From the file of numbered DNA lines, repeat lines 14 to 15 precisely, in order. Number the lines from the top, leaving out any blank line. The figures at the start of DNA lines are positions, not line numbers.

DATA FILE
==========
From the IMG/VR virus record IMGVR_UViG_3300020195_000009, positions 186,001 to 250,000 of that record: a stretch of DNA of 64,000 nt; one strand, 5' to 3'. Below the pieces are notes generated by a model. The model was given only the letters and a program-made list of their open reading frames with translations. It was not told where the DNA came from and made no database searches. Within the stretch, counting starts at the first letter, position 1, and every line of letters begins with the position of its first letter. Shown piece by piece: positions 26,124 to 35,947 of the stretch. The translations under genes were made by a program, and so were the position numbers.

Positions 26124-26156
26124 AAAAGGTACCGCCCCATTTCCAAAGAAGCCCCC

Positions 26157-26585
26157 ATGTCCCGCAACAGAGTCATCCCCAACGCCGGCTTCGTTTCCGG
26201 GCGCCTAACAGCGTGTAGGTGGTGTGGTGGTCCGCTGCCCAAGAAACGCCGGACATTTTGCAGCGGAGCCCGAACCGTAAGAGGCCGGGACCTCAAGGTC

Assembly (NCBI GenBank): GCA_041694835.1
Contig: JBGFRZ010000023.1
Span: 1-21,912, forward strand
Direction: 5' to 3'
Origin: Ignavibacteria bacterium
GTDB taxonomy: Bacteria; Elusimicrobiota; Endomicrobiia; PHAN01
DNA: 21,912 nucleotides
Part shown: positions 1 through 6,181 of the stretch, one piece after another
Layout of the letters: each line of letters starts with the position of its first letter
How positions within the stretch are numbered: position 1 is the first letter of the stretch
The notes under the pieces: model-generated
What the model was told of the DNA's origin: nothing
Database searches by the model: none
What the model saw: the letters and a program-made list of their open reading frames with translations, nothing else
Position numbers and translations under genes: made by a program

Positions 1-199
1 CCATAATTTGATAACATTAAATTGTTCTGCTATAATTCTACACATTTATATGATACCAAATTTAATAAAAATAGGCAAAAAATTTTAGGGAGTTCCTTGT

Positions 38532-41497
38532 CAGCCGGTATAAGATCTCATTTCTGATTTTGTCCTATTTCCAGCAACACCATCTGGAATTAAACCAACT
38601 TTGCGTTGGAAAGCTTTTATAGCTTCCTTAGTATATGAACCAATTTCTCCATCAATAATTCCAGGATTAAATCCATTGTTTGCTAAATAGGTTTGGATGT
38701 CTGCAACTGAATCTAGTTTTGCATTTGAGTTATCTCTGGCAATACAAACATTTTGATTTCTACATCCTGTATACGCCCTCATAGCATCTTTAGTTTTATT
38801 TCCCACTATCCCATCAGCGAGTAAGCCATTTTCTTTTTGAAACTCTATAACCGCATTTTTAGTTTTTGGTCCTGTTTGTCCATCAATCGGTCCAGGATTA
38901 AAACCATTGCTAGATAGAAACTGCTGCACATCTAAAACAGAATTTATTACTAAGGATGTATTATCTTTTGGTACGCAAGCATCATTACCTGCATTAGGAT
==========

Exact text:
Part shown: positions 1 through 6,181 of the stretch, one piece after another
Layout of the letters: each line of letters starts with the position of its first letter